UN Sends Envoy To Assess Impact Of Sanctions On Zimbabwe

THE United Nations (UN) announced Tuesday that it is sending a special rapporteur, at the invitation of President Emmerson Mnangagwa, to Zimbabwe in an effort to assess the impact of Western sanctions and their impact on the rights of the Zimbabwean people.

Belarusian national Alena Douhan, who is the UN Special Rapporteur on the negative impact of the unilateral coercive measures on the enjoyment of human rights, is set to make an official visit to the country from October 18 to 28, during a period which Zimbabwe and the SADC region is set to commemorate the Anti Sanctions Day with the aim of pushing Western countries to remove trade and politically motivated embargoes imposed on the country.

“Following an invitation of the Government of Zimbabwe, the United Nations Special Rapporteur on the negative impact of unilateral coercive measures on the enjoyment of human rights, Ms Alena Douhan, will undertake an official visit to the country from 18 to 28 October 2021 in order to gather first-hand information related to the negative impact of unilateral coercive measures on the enjoyment of human rights in a specific country, enabling her to conduct her assessment and evaluation of such impacts and thus to prepare relevant recommendations and guidelines on means to mitigate or eliminate these adverse impacts,” the UN said in a statement Tuesday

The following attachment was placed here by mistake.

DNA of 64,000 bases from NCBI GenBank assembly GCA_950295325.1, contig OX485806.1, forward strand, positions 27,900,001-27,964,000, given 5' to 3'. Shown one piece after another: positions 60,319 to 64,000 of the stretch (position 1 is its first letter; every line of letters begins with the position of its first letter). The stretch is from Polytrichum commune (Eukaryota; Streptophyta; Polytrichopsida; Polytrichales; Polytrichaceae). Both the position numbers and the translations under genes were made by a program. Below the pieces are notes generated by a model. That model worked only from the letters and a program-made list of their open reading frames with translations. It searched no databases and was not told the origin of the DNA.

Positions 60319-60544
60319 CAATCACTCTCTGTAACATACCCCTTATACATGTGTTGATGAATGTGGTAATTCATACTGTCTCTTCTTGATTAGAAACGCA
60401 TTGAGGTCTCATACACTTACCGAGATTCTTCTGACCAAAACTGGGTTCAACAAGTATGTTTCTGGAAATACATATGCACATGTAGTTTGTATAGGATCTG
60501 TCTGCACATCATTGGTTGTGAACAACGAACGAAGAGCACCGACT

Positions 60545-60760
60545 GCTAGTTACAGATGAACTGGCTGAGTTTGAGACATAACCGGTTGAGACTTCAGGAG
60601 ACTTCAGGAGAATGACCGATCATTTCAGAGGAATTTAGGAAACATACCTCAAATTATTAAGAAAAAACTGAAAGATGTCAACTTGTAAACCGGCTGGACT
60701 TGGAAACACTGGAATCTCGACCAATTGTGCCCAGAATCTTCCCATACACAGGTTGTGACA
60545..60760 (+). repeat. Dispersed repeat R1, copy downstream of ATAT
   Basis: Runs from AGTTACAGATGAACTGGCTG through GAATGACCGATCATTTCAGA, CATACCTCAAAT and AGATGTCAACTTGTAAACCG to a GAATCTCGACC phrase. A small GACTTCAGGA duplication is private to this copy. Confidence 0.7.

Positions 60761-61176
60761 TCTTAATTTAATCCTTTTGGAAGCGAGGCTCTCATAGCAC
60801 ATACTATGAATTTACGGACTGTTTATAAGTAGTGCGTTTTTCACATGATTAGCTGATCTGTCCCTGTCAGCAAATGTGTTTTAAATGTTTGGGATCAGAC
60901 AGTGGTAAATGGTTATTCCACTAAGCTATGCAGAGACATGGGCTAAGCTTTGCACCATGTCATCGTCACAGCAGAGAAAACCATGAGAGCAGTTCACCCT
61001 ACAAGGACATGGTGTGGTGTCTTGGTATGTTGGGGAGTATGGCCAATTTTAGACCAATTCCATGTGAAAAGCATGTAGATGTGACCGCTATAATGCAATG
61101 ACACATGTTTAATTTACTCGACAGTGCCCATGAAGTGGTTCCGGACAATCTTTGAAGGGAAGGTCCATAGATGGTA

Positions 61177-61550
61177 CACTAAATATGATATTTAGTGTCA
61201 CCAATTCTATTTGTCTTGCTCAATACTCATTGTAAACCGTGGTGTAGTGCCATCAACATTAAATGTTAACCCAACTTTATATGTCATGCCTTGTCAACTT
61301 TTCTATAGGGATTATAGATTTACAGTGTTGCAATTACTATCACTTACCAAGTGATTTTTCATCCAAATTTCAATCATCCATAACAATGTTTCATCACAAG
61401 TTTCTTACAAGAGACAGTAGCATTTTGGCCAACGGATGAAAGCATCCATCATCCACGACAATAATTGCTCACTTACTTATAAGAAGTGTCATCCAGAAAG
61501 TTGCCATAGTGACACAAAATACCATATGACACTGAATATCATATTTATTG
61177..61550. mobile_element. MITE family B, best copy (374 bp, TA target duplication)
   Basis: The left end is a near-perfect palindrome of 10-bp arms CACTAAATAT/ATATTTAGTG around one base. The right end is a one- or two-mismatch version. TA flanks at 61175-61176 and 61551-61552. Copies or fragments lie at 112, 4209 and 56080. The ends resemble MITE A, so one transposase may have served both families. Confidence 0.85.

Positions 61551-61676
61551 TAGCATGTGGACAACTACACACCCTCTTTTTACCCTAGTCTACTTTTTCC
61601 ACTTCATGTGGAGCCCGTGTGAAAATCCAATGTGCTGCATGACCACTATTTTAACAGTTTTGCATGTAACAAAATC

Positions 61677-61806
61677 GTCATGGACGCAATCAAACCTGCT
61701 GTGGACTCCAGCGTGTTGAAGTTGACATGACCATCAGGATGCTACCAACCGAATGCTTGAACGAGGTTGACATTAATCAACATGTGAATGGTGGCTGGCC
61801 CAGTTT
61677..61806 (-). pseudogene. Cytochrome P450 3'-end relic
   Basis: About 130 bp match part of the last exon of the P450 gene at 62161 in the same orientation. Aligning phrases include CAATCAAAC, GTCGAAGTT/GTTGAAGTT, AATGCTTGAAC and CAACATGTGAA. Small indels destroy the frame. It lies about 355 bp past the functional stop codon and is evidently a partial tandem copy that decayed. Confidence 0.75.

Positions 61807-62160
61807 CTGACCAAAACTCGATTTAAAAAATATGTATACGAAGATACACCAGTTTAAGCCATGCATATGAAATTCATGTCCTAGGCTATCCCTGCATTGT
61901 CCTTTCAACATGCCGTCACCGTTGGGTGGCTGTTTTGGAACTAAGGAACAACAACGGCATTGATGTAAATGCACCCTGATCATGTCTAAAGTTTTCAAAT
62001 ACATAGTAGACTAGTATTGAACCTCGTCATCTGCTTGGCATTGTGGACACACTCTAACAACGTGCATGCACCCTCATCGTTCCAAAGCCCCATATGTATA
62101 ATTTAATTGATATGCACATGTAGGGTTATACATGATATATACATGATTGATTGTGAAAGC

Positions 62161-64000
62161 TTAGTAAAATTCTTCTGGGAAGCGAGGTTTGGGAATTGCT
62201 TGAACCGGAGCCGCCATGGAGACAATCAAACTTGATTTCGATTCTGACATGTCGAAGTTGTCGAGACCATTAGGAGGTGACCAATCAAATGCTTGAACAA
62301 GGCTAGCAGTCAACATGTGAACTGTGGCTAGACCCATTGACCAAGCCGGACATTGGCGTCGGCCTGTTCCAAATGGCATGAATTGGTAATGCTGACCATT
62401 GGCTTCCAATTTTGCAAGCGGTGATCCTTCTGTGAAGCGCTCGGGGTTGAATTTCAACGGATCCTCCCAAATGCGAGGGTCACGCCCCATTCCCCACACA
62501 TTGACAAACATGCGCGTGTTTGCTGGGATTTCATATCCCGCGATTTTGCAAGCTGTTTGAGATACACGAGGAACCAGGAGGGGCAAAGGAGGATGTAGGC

“The purpose of the mission is to examine, in the spirit of co-operation and dialogue, whether and to what extent the adoption, maintenance or implementation of unilateral sanctions impedes the full realization of the rights set forth in the Universal Declaration of Human Rights and other international human rights instruments, in particular the right of individuals and peoples to development.

“The Special Rapporteur will present her conclusions and recommendations in a report she will submit to the Human Rights Council in September 2022,” the statement further reads.

The Mnangagwa administration has been making frantic efforts to have the sanctions removed as it cites they are stifling progress on its plans to economically empower the people of Zimbabwe.

During her visit, Douhan will meet with different stakeholders to get views on the impact of the sanctions.

She is expected to conduct meetings with Government authorities, civil society organizations, the private sector, and the opposition leaders.

Douhan will also hold private meetings with UN agencies in the country, international and regional organizations, international financial institutions, the national human rights institution, and representatives of the diplomatic community in Harare.

In the past, the United States and the European Union have maintained that they will not remove sanctions until Harare meets certain obligations which will usher in democracy and the rule of law..

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